The Education Review Office (ERO) is the government department that, as part of its work, reviews early childhood services throughout Aotearoa New Zealand. ERO’s reports provide information for parents and communities about each service’s strengths and next steps for development. ERO’s bicultural evaluation framework Ngā Pou Here is described in SECTION 3 of this report. Early childhood services are partners in the review process and are expected to make use of the review findings to enhance children's wellbeing and learning. 

2 Information about the Early Childhood Service 

Location

Queenstown

Ministry of Education profile number

90105

Licence type

Education & Care Service

Licensed under

Education (Early Childhood Services) Regulations 2008

Number licensed for

70 children, including up to 20 aged under 2

Service roll

54

Gender composition

Boys:     30
Girls:      24

Ethnic composition

Māori
Pākehā

  2
52

Percentage of qualified teachers

80% +

Reported ratios of staff to children

Under 2

1:4

Better than minimum requirements

Over 2

1:8

Better than minimum requirements

Review team on site

December 2018

Date of this report

20 February 2019

Most recent ERO report(s)

Education Review

July 2015

Education Review

October 2012

Education Review

March 2009

3 General Information about Early Childhood Reviews

ERO’s Evaluation Framework

ERO’s overarching question for an early childhood education review is ‘How well placed is this service to promote positive learning outcomes for children?’ ERO focuses on the following factors as described in the bicultural framework Ngā Pou Here:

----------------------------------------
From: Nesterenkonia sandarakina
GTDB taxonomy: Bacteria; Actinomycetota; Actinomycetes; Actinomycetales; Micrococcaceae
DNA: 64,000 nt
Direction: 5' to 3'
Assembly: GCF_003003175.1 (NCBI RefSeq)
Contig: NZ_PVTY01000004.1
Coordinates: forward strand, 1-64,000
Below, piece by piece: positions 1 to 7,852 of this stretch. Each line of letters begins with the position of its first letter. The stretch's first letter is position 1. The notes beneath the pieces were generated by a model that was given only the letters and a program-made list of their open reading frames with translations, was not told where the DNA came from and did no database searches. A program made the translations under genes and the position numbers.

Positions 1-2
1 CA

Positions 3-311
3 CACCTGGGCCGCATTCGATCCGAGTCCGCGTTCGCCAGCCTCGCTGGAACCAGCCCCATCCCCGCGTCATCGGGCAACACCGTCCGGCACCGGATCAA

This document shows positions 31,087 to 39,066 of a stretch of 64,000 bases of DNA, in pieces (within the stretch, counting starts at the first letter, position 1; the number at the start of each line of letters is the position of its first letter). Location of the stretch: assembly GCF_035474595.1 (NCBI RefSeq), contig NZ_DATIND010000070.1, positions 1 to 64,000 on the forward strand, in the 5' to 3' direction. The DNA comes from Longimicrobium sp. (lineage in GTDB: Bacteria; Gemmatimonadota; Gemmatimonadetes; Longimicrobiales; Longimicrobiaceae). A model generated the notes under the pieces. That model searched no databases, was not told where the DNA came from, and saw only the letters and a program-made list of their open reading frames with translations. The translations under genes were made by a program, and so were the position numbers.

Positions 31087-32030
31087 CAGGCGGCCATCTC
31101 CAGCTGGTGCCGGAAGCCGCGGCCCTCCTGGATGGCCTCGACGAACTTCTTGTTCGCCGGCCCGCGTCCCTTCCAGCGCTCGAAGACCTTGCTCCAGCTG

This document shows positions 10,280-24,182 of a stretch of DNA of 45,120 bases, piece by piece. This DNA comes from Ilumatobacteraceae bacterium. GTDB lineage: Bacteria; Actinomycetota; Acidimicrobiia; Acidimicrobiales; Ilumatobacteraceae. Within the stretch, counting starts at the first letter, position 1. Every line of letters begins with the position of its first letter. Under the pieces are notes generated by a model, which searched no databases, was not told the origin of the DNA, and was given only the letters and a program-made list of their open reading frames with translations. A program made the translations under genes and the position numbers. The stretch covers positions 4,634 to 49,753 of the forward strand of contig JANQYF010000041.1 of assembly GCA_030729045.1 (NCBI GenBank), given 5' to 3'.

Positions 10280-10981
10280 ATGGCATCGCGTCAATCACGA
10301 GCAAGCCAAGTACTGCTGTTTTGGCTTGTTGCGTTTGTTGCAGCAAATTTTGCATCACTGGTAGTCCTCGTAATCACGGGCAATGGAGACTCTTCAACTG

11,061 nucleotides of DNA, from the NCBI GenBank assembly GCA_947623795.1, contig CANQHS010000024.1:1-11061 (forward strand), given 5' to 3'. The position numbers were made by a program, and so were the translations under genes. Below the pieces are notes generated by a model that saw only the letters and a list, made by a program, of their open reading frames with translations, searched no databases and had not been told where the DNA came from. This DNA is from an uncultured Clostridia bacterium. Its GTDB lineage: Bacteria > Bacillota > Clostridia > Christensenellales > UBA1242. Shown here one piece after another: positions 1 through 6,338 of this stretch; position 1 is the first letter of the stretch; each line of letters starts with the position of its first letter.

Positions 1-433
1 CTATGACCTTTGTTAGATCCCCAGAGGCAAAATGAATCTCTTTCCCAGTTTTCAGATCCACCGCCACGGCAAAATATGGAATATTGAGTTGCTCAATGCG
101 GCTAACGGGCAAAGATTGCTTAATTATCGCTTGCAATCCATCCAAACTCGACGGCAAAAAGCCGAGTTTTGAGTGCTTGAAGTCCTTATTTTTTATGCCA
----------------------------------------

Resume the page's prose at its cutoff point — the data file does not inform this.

• Pou Whakahaere – how the service determines its vision, philosophy and direction to ensure positive outcomes for children
  • Pou Ārahi – how leadership is enacted to enhance positive outcomes for children
  • Mātauranga – whose knowledge is valued and how the curriculum is designed to achieve positive outcomes for children
  • Tikanga whakaako – how approaches to teaching and learning respond to diversity and support positive outcomes for children.

Within these areas ERO considers the effectiveness of arotake – self review and of whanaungatanga – partnerships with parents and whānau. 

ERO evaluates how well placed a service is to sustain good practice and make ongoing improvements for the benefit of all children at the service.

A focus for the government is that all children, especially priority learners, have an opportunity to benefit from quality early childhood education. ERO will report on how well each service promotes positive outcomes for all children, with a focus on children who are Māori, Pacific, have diverse needs, and are up to the age of two.

For more information about the framework and Ngā Pou Here refer to ERO’s Approach to Review in Early Childhood Services.

ERO’s Overall Judgement and Next Review

The overall judgement that ERO makes and the timing of the next review will depend on how well placed a service is to promote positive learning outcomes for children. The categories are:

  • Very well placed – The next ERO review in four years
  • Well placed – The next ERO review in three years
  • Requires further development – The next ERO review within two years
  • Not well placed - The next ERO review in consultation with the Ministry of Education

ERO has developed criteria for each category. These are available on ERO’s website.

Review Coverage

ERO reviews are tailored to each service’s context and performance, within the overarching review framework. The aim is to provide information on aspects that are central to positive outcomes for children and useful to the service.